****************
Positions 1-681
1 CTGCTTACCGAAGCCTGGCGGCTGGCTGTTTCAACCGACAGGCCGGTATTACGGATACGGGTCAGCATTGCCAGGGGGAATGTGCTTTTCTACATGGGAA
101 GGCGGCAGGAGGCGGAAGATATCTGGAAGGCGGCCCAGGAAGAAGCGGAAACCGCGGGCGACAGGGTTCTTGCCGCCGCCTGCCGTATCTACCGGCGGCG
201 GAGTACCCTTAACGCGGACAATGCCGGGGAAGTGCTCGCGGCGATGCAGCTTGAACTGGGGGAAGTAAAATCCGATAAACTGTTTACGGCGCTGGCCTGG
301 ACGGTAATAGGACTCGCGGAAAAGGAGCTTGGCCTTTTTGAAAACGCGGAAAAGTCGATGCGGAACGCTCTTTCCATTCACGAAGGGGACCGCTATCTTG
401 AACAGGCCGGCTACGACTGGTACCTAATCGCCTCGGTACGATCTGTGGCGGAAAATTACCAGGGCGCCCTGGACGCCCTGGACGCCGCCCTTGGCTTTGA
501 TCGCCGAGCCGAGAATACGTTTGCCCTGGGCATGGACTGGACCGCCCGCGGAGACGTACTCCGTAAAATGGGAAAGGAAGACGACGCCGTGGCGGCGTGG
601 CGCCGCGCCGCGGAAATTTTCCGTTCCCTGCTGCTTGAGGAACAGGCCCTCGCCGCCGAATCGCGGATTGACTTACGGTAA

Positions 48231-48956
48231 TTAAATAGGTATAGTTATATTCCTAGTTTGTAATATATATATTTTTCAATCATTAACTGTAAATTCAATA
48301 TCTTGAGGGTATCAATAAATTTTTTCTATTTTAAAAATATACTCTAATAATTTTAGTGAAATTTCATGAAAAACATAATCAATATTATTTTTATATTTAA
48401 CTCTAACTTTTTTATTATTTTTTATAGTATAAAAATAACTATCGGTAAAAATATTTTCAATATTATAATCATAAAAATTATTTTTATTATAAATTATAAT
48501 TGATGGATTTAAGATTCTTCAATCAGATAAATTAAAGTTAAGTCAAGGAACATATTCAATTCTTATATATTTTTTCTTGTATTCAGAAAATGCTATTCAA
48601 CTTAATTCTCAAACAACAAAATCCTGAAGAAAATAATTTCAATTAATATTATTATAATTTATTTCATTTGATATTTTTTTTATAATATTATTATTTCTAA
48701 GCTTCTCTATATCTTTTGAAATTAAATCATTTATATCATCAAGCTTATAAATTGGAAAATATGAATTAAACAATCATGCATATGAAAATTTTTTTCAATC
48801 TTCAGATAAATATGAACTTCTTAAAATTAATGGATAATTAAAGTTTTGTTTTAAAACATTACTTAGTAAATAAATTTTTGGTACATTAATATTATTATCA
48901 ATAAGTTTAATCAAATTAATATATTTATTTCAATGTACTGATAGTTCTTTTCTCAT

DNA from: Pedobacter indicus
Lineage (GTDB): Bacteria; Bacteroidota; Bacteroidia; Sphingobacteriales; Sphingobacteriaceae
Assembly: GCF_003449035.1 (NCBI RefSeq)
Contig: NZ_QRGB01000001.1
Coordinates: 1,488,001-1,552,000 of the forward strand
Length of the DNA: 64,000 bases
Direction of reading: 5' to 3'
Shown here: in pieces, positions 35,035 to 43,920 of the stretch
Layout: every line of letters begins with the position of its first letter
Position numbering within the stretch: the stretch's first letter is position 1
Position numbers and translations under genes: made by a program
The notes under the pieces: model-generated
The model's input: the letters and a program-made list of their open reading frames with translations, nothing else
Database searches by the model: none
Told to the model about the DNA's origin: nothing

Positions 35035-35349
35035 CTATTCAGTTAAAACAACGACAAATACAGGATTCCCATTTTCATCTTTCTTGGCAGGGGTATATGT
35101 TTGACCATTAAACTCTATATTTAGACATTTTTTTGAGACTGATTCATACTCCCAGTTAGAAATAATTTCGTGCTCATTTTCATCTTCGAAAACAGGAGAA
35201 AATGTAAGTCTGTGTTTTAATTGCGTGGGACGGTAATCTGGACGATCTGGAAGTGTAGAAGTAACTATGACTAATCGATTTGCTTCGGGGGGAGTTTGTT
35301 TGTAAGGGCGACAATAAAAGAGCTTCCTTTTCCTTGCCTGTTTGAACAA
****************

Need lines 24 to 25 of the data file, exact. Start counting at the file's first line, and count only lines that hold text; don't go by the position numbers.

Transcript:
Direction of reading: 5' to 3'
Shown here: in pieces, positions 35,035 to 43,920 of the stretch